We cannot make any sound suggestions on the taxonomic position of our new taxon with the current data available, because no ascomata nor conidiomata could be found. The general appearance of the thallus can point to very different groups, such as the Arthoniaceae, Porinaceae or Roccellaceae (Mazosia or Opegrapha). If ascomata cannot be detected, the production of DNA sequences is needed to assess its taxonomical relationships.
Ecology and distribution : Gallaicolichen pacificus is a foliicolous lichen so far found only in the Pacific Ocean area, especially on its S-E side: it has been collected in the Hawaii archipelago, the Vanuatu archipelago, Queensland in Australia, and New Caledonia. Quite surprizingly, it has not been detected in Papua New Guinea, a country in the same area where extensive collections of foliicolous lichens have been made.
Additional specimens : Australia. Queensland, Moses Creek, 35 km SSE of Cooktown, 15°47’S 145°17’E, 240 m, 1995, H. Streimann 57612A (CANB). — New Caledonia. Province Sud, Monts Koghis-Dumbéa, 15 km NNE of Nouméa, 22°14’S 166°30’E, 550 m, tropical rainforest with Cryptocarya macrocarpan, Bureavella wakere, Hernandia cordigera, Cyathea intermedia, 23 Aug. 1994, K. & A. Kalb s .n. (hb Kalb, LG). — VANUATU: Espiritu Santo, Mt. Malel, Oct. 1998, J. Streimann & Ala s. n. (F).
We thank very warmly our colleague and friend Dr. Clifford Smith for having made available his collection of this fascinating species in 1995. Dr. Klaus Kalb also made his material from New Caledonia available for this study, as well as the curators of CANB and F for material from Australia and Vanuatu. We also thank the staff of the University of Liège in charge of the SEM equipment, the so-called Catµ, and especially Dr. Ph. Compère, for their help and assistance in the preparation of the material.
Aptroot, A., Diederich, P., Sérusiaux, E. & Sipman, & H. J. M. (2001) : Lichens and Lichenicolous Fungi from New Guinea. Bibliotheca Lichenologica 64: 1-220.
Lücking, R. (2006) : Foliicolous lichenized fungi. Flora Neotropica (in press).
Lücking, R. & Kalb, K. (2001) : New Caledonia, foliicolous lichens and island biogeography. Bibliotheca Lichenologica 78: 247-273.
Lücking, R., Streimann, H. & Elix, J. A. (2001) : Further records of foliicolous lichens and lichenicolous fungi from Australasia, with an updated checklist for continental Australia. The Lichenologist 33: 195-210.
Sanders, W. B. & Lücking, R. (2002) : Reproductive strategies, relichenization and thallus development observed in situ in leaf-dwelling communities. New Phytologist 155 : 425-435.
Sérusiaux, E. (1985) : Goniocysts, goniocystangia and Opegrapha lambinonii and related species. The Lichenologist 17: 1-25.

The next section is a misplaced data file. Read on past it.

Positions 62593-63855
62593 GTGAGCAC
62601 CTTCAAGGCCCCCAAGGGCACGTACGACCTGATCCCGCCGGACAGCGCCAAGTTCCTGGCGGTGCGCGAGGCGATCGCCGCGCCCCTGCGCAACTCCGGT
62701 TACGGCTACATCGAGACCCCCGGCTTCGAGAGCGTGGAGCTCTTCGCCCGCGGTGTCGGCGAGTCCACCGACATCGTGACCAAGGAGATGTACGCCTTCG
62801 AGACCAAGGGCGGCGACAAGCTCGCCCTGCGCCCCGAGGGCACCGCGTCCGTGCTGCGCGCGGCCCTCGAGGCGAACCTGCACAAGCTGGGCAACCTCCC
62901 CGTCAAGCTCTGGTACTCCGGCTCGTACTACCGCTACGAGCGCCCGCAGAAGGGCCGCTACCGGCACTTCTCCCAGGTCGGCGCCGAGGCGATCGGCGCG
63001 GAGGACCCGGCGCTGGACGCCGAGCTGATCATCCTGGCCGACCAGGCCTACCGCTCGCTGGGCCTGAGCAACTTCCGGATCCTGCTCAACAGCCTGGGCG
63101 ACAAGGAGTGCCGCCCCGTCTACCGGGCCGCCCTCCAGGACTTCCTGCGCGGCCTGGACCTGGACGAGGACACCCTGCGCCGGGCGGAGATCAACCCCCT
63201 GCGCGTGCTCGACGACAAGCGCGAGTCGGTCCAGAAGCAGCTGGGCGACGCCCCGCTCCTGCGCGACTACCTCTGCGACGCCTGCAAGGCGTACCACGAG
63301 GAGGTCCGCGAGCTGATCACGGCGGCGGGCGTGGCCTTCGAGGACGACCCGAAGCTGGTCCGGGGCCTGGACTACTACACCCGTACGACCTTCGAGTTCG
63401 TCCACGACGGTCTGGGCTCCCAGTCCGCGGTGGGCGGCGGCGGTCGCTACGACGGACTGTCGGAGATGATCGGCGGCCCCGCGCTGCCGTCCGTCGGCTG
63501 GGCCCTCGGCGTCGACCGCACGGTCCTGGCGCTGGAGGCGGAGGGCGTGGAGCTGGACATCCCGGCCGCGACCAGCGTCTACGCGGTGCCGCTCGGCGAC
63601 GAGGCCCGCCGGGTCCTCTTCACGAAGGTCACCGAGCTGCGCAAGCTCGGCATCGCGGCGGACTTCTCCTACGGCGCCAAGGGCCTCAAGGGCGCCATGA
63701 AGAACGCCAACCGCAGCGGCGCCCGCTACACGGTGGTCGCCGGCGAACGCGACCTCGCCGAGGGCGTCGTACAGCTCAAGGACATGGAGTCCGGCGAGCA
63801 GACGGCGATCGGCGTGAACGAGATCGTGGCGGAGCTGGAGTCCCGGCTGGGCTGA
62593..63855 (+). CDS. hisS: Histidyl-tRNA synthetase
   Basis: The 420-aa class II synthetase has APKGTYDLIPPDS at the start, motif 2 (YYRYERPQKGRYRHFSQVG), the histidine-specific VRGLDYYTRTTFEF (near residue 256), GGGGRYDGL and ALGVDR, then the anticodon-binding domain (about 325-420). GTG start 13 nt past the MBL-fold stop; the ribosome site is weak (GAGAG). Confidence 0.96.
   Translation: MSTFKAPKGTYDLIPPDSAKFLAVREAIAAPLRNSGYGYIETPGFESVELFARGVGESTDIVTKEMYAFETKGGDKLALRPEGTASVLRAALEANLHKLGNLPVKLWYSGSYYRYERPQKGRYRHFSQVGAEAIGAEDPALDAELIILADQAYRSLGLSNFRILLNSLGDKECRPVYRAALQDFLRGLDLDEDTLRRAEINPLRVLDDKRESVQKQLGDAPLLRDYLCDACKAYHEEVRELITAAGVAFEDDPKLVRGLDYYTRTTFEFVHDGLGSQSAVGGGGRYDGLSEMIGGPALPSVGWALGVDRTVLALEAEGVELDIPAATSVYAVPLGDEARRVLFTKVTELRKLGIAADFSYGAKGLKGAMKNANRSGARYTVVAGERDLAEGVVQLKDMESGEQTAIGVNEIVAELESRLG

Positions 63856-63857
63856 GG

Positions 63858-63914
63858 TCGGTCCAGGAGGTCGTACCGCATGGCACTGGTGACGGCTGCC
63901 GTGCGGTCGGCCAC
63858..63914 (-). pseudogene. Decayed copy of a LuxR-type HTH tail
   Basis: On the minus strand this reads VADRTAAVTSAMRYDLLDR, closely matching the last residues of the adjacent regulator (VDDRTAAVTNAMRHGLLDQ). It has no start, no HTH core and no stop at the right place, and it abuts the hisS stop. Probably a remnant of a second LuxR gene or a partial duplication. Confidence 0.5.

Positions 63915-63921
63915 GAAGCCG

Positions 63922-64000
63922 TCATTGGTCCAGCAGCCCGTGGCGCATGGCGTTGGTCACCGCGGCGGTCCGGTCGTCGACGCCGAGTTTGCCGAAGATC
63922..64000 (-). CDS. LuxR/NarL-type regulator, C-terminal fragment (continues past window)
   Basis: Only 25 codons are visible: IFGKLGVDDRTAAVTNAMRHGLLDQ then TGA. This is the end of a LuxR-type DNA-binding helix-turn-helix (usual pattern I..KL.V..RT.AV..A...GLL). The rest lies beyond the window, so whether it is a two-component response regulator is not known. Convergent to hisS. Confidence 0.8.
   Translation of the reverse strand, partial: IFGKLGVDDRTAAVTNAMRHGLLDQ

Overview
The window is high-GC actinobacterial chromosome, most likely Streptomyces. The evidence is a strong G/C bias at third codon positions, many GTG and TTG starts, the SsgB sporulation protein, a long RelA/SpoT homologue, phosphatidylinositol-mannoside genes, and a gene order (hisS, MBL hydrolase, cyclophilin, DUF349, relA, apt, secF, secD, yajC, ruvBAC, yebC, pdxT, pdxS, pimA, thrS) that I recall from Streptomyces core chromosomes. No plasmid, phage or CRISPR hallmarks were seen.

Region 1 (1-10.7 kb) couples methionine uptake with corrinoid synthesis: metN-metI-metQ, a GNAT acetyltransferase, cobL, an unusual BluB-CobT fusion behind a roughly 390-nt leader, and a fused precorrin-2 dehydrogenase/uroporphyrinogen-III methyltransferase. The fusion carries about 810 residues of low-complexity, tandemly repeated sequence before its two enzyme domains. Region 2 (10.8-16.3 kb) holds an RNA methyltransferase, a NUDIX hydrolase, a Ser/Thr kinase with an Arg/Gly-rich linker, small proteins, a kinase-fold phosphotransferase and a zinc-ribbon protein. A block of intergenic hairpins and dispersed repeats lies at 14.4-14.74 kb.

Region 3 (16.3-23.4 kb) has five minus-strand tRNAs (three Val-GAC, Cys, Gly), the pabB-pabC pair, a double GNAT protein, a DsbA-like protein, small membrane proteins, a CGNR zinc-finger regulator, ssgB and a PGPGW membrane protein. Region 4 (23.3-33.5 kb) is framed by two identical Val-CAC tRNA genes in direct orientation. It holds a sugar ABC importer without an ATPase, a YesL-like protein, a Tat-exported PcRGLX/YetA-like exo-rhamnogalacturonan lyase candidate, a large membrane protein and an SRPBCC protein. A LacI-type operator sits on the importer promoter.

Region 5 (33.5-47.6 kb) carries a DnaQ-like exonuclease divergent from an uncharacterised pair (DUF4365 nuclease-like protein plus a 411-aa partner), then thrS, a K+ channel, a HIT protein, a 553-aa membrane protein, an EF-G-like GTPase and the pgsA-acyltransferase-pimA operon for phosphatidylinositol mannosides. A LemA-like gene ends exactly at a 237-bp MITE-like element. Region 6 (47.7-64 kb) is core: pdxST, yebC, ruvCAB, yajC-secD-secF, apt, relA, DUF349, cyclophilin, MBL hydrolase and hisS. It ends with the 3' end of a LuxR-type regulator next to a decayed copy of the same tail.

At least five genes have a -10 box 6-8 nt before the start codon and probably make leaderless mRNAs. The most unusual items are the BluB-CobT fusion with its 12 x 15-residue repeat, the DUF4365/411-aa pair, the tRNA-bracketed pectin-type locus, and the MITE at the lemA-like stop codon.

Sérusiaux, E., Fischer, E. & Killmann, D. (2006) : Nyungwea, a new genus of lichen with goniocysts-producing stipes from Rwanda and Uganda (East Africa). The Lichenologist 38 : 115-121.
Thompson, R. H. & Wujek, D. E. (1997) : Trentepohliales : Cephaleuros, Phycopeltis and Stomatochroon. Morphology, Taxonomy, and Ecology. Sciences Publishers Inc., Enflield.
Captions for figures
Fig. 1-6. Gallaicolichen pacificus (type collection, Hawaiian Is.). 1. General habit, with several thalli and their peltidiangia (bar = 1 mm). 2-5. Peltidia mounted in water. 2. Three peltidia with slightly inflated refringent tips of the Phycopeltis cells (bar = 20 µm). 3. Peltidium with the regularly arranged mycobiont cells surrounded by Phycopeltis cells (bar = 15 µm). 4-5. Primordia of the peltidia formed by Phycopeltis and showing a few, polygonal cells in the center, surrounded by dichtomously branched cells starting to produce a dense and refringent compound (bar = 10 µm).
Fig.6-8. Gallaicolichen pacificus (type collection, Hawaiian Is.) (bars= 10 µm). 6. Lateral view of a young peltidiangium with its inner margin made of raised, not agglutinated hyphae. 7. Upper view of a mature peltidiangium with numerous peltidia. 8. Detailed view of the inner margin of a mature peltidiangium cavity.
Fig. 9-12. Gallaicolichen pacificus (type collection, Hawaiian Is.) (bars= 10 µm). Close views of isolated peltidia. 9. Mature peltidium with tips of mycobiont hyphae developed on the other side and emerging through the dichotomously branched Phycopeltis cells. 10. View of mature peltidia : one with the mycobiont layer easily seen within the « clenched fist » formed by the Phycopeltis cells (left) and lateral view of another one (right). 11-12. Views of both sides of immature peltidia : upper one with the « foot » of the dichotomously branched cells of Phycopeltis and lower one with the « clenched fist » formed by the same cells and « hemming in » the mycobiont cells.